As you can see, I managed to put in all sorts of information but stopped short of adding my social media sites.  The reason is the code density - notice how much more crowded the little dark pixels look compared to the first one above which only carries a single URL link?  If it is too dense, code readers could have trouble scanning it properly.

I found that the actual smartphone views were different depending which of the two scanning apps I used.  With QR Reader, I got the standard yellow ruled page with an ad but the Skanz reader just delivered it as a message.

I tested out two free code generators which could display my online presence in a more pleasing manner. In order to do so, you have to register (free) in order to create a QR site of your own. You can edit the information as much as you like. Both are very user friendly.

QRMobilize does a nice job of presenting a large image with the important information like email, shop and social media links at the bottom.  This site provides two sizes of codes including a high resolution one for printing, say on a big poster, t-shirt or bag.

The disadvantage is having to scroll down to see all the links as shown in this smartphone view :

However, that large image can be used to showcase jewelry rather than a logo.  I tried to substitute my logo with this photo collage of some of my creations (see my past post on Photovisi : Make Your Own Photo Collage)  but couldn't do so presumably because of a glitch.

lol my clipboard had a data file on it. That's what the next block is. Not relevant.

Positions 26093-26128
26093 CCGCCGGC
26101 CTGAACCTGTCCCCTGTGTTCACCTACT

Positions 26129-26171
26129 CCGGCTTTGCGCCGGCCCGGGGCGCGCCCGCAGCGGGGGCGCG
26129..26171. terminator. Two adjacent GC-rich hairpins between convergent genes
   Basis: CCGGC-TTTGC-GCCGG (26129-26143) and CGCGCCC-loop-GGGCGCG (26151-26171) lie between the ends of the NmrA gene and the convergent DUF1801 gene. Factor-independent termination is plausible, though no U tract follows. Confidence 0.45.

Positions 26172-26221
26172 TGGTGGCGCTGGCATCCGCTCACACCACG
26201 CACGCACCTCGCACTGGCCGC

I also joined Skanz. I must say I prefer this one. Remember you don't have to fill in everything.  You do have to input your age and zip code but as far as I can tell, these don't show publicly.

I like Skanz because it provides the user an easy way of emailing you via the contact link at the top left.  I added my Facebook, Twitter and blog links to the social  section and wrote a brief intro.  You can also choose different backgrounds and whether or not you want to add a v-card (the index card logo) so the user can add your basic info into their own contact list.

Skanz, like some other free QR sites, make their money from the products (or additional services) they sell.  Skanz can display your code on bracelets, iPhone covers and decals. And no, they did not pay me to say any of this.


For starters, I added it to the right hand side bar of my blog. I also added a map QR in my workshop location post so people can scan and have it on their phones.  I think the real benefit  is in the offline use of QR codes like during craft shows.

I make my own business cards and only print out just what I need.  So it was easy enough to rearrange the elements to include my QR code in new ones. I always carry some cards in my purse so if anyone wanted my info electronically, they can scan the code rather than take a card.

Old vs New Business Cards
Putting it on all sorts of promotional materials as mentioned above definitely makes sense too.

For a great long list of other code generators, check here. Google for even more examples of QR code generators. Some offer stats or tracking services which gives you an idea how many people actually scanned your code.  Unitag gives you colored QR options for example. Rasoftwarefactory's is for generating codes for Facebook liking. The possibilities are endless!

There goes the day.

Before You Go :
Original Post by THE BEADING GEM
Jewelry Making Tips - Jewelry Business Tips